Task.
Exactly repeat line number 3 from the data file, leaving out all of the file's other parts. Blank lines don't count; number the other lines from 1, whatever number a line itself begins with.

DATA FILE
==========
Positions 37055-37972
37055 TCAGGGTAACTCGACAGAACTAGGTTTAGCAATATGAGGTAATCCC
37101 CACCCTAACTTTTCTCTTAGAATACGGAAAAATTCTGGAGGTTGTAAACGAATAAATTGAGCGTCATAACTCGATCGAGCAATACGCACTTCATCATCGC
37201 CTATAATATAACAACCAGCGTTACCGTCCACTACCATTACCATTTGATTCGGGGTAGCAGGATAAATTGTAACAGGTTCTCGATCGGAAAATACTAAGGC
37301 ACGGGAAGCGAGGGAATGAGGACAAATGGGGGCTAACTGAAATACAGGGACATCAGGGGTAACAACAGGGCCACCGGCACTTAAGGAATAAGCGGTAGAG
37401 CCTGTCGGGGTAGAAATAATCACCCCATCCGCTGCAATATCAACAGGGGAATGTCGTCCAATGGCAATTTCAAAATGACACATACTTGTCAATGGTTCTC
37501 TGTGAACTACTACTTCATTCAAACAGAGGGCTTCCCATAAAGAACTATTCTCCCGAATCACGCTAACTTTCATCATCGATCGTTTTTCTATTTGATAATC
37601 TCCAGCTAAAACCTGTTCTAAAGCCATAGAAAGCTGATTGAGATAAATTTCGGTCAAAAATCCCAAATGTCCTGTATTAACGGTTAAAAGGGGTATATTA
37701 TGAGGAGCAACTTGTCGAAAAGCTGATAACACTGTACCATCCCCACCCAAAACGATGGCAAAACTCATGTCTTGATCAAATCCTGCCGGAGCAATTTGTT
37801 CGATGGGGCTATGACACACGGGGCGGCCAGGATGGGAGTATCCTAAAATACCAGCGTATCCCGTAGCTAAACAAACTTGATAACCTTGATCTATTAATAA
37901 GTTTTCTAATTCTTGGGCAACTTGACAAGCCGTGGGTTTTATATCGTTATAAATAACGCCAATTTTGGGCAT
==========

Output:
37101 CACCCTAACTTTTCTCTTAGAATACGGAAAAATTCTGGAGGTTGTAAACGAATAAATTGAGCGTCATAACTCGATCGAGCAATACGCACTTCATCATCGC